Monday, Jan. 10, 2011

The Basque Country

When a group of diverse regions gets stitched together as one nation, it's often thanks to the grip of an iron fist. In the case of modern Spain, the man who held the line was the Generalissimo — the dictator Francisco Franco who ruled Spain from 1939 to 1975. One of the fascist's main challenges was to subdue the national aspirations of Spain's varied linguistic communities, particularly the Catalans and the Basques. In 1959, Franco's government banned the official use of the Basque language in a bid to further assimilate the people often referred to as Europe's first indigenous race. (The Basque language has no direct links to others spoken in Western Europe.)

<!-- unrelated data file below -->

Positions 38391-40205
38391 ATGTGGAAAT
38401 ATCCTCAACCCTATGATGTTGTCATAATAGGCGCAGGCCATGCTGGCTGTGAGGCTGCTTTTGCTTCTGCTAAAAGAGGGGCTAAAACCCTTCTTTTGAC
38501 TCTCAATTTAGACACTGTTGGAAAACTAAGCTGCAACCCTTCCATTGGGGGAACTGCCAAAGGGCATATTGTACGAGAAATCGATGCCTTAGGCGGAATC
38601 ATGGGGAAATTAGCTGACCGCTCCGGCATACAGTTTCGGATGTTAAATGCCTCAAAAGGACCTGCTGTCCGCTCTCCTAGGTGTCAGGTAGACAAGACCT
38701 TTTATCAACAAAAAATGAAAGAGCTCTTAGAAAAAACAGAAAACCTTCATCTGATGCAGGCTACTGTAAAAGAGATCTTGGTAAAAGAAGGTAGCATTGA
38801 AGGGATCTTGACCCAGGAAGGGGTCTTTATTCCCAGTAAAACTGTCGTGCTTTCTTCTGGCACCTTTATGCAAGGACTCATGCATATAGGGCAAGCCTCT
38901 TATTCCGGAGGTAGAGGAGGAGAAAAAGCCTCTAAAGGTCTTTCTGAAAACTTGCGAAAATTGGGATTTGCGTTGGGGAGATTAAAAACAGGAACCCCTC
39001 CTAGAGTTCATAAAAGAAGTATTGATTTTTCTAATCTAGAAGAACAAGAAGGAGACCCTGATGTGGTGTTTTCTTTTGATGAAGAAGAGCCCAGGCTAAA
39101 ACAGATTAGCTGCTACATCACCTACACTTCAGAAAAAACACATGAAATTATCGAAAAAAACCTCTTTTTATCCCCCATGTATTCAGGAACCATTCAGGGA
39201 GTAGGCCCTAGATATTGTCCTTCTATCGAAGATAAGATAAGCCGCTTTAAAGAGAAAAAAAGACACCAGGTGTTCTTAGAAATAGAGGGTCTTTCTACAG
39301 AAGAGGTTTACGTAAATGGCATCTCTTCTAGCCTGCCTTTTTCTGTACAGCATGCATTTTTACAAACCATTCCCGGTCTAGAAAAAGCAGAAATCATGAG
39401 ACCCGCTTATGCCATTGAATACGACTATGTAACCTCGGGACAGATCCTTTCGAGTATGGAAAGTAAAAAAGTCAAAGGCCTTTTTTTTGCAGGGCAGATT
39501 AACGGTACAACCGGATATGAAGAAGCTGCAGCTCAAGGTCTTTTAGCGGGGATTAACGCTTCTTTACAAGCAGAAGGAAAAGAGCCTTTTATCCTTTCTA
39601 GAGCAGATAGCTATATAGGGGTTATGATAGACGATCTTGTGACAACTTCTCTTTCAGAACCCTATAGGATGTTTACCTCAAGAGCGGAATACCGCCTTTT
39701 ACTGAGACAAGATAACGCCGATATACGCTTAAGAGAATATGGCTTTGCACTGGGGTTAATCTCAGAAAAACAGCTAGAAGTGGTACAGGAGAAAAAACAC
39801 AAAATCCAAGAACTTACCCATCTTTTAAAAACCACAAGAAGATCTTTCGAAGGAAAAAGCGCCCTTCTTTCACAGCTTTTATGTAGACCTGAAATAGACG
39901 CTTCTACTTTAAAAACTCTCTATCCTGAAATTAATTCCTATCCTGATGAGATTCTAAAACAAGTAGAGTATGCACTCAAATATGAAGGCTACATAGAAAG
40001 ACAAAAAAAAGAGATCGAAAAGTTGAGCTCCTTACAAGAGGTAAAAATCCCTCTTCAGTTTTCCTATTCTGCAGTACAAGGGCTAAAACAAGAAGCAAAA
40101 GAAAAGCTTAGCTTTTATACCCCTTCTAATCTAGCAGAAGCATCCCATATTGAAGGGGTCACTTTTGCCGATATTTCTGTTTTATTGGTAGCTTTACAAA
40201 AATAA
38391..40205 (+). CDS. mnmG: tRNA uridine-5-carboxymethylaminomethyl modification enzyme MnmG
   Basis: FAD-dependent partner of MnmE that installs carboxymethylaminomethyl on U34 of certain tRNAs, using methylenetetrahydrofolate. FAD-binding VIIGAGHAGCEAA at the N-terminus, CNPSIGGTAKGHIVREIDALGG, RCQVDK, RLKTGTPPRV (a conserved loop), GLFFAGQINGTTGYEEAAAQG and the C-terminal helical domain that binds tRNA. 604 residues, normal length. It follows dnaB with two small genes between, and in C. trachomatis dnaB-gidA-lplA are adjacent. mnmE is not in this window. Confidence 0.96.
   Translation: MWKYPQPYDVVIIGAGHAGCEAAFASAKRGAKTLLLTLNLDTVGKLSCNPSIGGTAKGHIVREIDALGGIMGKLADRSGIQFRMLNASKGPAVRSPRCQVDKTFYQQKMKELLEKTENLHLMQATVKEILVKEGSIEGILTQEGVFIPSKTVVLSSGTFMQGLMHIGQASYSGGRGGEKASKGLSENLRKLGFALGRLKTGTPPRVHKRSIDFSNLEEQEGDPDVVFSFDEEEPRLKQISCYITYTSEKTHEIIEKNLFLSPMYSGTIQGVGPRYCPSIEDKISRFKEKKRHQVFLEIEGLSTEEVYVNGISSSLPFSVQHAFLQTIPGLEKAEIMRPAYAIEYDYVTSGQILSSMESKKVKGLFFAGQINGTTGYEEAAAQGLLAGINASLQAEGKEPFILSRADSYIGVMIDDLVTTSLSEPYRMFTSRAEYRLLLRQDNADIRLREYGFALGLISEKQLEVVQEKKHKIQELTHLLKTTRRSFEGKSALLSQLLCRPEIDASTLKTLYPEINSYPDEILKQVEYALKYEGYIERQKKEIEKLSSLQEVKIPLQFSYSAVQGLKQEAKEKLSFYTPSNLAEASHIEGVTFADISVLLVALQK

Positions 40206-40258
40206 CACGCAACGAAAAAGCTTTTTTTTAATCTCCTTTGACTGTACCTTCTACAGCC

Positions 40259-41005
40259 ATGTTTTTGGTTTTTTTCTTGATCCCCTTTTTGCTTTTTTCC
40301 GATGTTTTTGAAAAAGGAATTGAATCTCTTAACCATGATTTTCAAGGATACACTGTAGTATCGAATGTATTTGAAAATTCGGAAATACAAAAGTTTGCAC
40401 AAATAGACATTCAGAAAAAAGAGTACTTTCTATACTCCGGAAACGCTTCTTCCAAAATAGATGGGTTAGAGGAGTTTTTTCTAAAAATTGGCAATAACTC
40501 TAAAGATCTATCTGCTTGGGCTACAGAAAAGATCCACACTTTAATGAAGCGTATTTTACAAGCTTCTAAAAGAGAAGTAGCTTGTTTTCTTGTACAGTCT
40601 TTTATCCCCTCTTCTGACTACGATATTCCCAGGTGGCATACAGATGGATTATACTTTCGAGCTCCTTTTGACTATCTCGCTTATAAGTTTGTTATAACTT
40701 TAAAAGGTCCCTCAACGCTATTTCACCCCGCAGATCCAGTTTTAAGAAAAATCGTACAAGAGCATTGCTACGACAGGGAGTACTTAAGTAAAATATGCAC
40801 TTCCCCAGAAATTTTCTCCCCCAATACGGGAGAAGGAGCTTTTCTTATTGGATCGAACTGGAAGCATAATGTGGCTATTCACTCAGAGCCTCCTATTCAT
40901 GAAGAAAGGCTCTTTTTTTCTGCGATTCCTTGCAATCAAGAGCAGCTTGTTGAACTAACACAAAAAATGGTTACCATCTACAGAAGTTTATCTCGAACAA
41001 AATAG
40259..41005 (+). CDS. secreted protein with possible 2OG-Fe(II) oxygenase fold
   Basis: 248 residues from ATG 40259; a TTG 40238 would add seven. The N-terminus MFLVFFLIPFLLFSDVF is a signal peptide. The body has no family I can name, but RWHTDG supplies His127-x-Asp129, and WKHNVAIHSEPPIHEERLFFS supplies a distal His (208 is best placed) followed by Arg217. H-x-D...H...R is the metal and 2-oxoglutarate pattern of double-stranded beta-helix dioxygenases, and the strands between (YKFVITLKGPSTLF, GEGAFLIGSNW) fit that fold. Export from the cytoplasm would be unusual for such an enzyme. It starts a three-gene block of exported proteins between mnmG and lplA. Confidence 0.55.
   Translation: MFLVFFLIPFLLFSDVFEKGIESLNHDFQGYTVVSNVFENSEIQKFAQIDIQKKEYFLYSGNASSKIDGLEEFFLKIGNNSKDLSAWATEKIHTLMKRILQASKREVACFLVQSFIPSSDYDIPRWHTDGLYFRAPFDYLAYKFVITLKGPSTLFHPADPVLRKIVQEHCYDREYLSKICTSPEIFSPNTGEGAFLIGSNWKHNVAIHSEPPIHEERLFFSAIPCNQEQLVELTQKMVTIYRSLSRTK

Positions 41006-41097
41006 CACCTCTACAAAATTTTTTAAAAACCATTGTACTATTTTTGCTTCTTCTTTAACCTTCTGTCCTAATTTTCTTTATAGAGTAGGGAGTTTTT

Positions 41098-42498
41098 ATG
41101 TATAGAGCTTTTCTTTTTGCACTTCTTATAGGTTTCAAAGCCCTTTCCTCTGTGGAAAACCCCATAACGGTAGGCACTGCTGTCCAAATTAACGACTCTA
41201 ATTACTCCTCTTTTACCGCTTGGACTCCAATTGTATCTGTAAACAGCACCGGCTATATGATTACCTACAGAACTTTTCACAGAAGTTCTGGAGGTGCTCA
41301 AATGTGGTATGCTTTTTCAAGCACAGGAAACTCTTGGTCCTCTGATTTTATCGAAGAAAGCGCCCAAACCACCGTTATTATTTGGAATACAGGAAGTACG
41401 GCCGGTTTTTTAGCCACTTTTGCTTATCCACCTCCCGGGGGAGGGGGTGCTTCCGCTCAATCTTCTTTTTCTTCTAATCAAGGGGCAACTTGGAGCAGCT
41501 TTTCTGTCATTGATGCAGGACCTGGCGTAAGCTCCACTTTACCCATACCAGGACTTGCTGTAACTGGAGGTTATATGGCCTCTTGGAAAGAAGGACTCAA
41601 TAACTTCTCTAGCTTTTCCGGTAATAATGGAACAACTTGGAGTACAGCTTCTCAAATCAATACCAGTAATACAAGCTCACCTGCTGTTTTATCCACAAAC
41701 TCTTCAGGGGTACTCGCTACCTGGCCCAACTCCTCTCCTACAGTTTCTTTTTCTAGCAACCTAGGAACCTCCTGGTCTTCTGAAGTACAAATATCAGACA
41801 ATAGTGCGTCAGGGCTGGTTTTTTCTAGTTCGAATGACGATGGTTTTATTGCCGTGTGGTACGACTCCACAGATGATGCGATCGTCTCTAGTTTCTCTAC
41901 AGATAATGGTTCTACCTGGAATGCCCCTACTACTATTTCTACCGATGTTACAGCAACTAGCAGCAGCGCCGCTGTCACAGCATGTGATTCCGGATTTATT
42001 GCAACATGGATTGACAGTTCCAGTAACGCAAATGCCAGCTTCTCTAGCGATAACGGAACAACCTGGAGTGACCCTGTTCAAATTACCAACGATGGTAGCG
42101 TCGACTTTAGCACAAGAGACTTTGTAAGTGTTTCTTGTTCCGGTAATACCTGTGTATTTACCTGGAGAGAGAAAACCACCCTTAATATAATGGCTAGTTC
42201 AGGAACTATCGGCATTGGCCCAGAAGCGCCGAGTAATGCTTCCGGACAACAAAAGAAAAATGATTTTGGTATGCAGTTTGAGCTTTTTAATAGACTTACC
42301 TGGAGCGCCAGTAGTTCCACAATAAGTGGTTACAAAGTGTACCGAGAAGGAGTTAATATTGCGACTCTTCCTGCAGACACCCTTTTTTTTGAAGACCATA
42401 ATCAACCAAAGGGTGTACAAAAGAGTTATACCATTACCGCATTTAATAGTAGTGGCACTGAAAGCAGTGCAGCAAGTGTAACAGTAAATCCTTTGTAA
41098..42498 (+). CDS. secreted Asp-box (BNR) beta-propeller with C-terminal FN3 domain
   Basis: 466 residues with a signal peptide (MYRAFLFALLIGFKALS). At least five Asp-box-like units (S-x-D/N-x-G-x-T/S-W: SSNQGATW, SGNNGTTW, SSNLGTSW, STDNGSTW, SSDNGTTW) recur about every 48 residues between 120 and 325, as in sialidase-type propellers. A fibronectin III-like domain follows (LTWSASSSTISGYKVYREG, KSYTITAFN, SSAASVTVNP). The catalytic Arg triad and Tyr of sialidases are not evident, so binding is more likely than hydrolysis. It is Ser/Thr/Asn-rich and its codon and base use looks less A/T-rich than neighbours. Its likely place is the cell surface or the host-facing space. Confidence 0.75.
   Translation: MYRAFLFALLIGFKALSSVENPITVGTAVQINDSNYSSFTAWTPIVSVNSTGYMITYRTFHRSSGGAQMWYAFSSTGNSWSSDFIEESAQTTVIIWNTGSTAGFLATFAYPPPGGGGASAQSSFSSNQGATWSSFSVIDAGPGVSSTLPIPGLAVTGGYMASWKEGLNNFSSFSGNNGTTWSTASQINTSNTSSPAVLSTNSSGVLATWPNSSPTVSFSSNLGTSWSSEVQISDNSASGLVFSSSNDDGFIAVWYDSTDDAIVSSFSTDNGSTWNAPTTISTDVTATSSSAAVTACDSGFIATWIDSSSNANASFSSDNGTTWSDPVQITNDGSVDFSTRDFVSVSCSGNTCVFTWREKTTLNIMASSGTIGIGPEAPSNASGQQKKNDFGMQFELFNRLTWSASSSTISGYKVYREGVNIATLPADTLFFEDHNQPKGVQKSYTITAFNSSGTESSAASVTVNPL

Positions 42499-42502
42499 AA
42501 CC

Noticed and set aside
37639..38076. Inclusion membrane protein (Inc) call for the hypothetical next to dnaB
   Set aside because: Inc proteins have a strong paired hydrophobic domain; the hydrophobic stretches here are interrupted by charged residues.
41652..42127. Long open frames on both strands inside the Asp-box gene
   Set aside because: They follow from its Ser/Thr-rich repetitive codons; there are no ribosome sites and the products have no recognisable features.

Franco also outlawed the Basques' semiautonomous councils and their tax-collecting authority. As a result, an already vibrant independence movement started to gain steam and the terrorist group ETA was born. Operating out of Basque country in northeastern Spain — as well as a sliver of southwestern France — ETA placed bombs that indiscriminately killed roughly 820 people over a half-century of activity. But public revulsion over ETA's campaign sullied the image of Basque nationalism, and the group declared a cease-fire in September 2010, pledging to join the cause of furthering Basque autonomy through peaceful means in democratic Spain.